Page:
Translantic name’s sake

Imagine golden sand between your toes. You walk towards the ocean, deep green, reflective of the hills and mountains behind you. With your eyes closed the sun paints your internal backdrop terracotta. You inhale. You forget for a moment you’re in Sierra Leone. Ah yes, sweet Sierra Leone home of assured people with strong white teeth.  You may know it from the movie Blood Diamond, or the whole Ebola thing. Yeah that’s us, stolen diamonds and disease, that’s how I let people know where my folks are from when I don’t have a map handy.

Me myself, I was born in the UK. I’m black but so British I’m a “white woman” in the provinces of Sierra Leone. For the first 10 years of my existence, I was quite unaware of Africa in general. My broad nose and cornrows stood out in the playground, I knew I was different but I didn’t know how. I couldn’t explain or defend the things that made me, me. In my teens I recall having a conversation with my mother about my surname – Robbin, which I think is lightly salted. It doesn’t echo the scotch bonnet heat of my families’ countenance. I had just watched Roots for the first time and I was deeply hurt and confused by my pink skinned surname.


I am an African who carries the name of a winter bird.


From 1787 and half a century onwards over 50,000 freed slaves from across the Atlantic were shipped to Sierra Leone. All plugged on the coast most used for trading which was then aptly named Freetown (insert sparkles and trumpets) “where they couldn’t hurt us anymore” my mother so sweetly states. Just to reiterate, they stole us, used us, and then put us back when they couldn’t do so anymore.


The stories which trickle down from centuries ago are unclear or unspoken of. What did my grandmother know about her heritage that she did not pass on to my mother?


Who was the first? From which tribe was he or she taken from? How strong were their bones and blood to survive both journeys across the Atlantic and the dirty in between? Which traits do we share if anything? There is so much I don’t know and even more I am afraid to ask. I do believe that knowing my past will aid my future, but how can I discover myself when so much of my ancestors flesh was taken, broken and silence.

For a long time my identity was a murky pool of “blackness” I absorbed from my peers or the media. At one point I was a Queen Latifah version of myself, loud and hard. I didn’t know how to be genuinely me because at the time, I wasn’t black enough. “Sorry, I don’t know that Bob Marley song” “Oh you didn’t hear me, what if I wiggle my neck and shake my finger at you? There, is that better?” The realisation that I had to adopt a stereotype to be heard or even noticed was frustrating. It’s hard to be an alter ego all the time, especially in your place of work.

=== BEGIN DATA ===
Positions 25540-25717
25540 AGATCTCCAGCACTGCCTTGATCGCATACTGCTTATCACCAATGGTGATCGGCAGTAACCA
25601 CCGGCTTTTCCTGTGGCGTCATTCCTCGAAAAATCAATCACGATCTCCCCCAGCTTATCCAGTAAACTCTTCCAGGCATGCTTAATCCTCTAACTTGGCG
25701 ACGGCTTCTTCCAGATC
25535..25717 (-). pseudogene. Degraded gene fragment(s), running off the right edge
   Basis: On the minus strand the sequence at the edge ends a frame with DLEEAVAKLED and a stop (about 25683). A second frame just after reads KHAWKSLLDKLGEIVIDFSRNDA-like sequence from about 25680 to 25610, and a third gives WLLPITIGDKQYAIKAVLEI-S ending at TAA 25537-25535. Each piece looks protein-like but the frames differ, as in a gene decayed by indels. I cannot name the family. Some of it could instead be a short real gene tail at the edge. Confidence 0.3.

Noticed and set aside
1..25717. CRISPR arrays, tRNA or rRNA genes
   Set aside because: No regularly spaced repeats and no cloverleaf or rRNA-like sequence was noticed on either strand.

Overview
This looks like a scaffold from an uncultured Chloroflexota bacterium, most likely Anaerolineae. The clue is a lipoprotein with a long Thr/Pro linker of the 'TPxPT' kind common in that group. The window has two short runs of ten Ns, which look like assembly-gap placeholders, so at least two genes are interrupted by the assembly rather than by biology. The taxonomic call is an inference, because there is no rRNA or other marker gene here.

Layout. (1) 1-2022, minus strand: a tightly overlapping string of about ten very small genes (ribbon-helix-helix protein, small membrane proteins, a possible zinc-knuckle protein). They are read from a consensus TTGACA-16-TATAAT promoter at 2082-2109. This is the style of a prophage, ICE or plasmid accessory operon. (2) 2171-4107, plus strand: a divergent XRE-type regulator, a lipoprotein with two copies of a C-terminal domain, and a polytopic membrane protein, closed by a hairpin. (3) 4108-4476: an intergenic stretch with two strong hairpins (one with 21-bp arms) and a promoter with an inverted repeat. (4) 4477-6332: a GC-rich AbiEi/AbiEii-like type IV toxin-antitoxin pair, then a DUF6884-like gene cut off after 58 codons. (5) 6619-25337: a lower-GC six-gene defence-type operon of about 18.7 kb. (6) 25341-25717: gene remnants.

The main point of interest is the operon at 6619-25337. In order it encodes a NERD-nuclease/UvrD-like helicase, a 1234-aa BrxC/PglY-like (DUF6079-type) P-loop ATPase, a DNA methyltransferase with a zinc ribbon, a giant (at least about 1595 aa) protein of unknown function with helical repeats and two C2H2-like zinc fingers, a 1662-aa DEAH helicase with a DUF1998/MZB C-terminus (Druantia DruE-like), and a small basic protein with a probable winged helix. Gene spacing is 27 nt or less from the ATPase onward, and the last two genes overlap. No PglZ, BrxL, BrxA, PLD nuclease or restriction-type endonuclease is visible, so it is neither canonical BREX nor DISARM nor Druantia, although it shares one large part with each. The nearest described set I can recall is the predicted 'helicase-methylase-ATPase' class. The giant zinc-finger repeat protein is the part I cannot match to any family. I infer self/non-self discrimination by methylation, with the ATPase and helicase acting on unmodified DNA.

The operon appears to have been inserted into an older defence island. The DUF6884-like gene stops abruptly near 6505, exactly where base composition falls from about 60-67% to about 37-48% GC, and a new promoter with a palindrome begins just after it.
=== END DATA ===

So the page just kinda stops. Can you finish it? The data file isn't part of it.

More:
Now, I’m settled in my identity, I like indie music, I don’t know the latest dance crazes and let us hope that slang terms remain the same for another couple of years or else I’ll be very quiet at house parties.


Blackness doesn’t have to be defined, but let’s never pretend it doesn’t exist. Whatever it is.


This is a letter to displacement, a letter to African diaspora. 


Our blood runs red like the earth we came from

Palms rudely refuse sun kisses

African tongues pronounce Anglican vowels

Hair that clutches to the scalp when exposed to sunlight.


Palms that rudely refuse the sun

Skin we coat in oils to prevent from cracking

Alien strands threaded close to the scalp

Backs we pull up to prevent from breaking.


Skin we coat in oils to prevent from cracking

Do I have permission to be tender?

Backs we pull up to prevent from breaking

Disregarded. Dehumanised.


Do I have permission to be tender?

This African tongue can only pronounce Anglican vowels

We are disregarded, we are dehumanised

Though our blood runs red like the earth we came from.


L x

Written by Louisa Robbin 

Photo credit to Myah Jeffers 


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